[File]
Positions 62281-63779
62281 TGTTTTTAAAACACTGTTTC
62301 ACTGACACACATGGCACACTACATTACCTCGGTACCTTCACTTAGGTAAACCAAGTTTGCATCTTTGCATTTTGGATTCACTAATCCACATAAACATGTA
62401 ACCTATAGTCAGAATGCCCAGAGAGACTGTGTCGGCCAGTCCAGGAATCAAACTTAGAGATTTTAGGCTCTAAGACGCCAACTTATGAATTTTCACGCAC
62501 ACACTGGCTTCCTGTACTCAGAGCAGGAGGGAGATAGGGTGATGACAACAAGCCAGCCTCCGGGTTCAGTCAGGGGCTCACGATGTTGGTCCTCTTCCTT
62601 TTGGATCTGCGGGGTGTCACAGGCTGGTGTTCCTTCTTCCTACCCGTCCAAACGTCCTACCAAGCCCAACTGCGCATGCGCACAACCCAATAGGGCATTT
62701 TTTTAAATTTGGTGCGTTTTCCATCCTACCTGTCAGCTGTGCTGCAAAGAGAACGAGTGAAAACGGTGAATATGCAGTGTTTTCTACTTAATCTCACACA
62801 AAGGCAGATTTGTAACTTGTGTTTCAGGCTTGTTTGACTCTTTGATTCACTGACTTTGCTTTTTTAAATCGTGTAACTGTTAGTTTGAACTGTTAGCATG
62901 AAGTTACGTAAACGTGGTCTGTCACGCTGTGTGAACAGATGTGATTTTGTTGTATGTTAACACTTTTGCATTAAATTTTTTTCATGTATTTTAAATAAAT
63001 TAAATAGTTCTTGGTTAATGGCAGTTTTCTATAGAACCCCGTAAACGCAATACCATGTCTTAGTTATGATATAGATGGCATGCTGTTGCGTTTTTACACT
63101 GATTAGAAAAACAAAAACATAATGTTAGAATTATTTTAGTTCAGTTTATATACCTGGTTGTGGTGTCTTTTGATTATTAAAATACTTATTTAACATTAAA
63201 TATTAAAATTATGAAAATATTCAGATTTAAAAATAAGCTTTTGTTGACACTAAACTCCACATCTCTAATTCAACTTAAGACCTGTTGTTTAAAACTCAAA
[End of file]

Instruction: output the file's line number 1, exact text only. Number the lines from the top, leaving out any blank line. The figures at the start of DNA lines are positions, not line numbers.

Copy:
Positions 62281-63779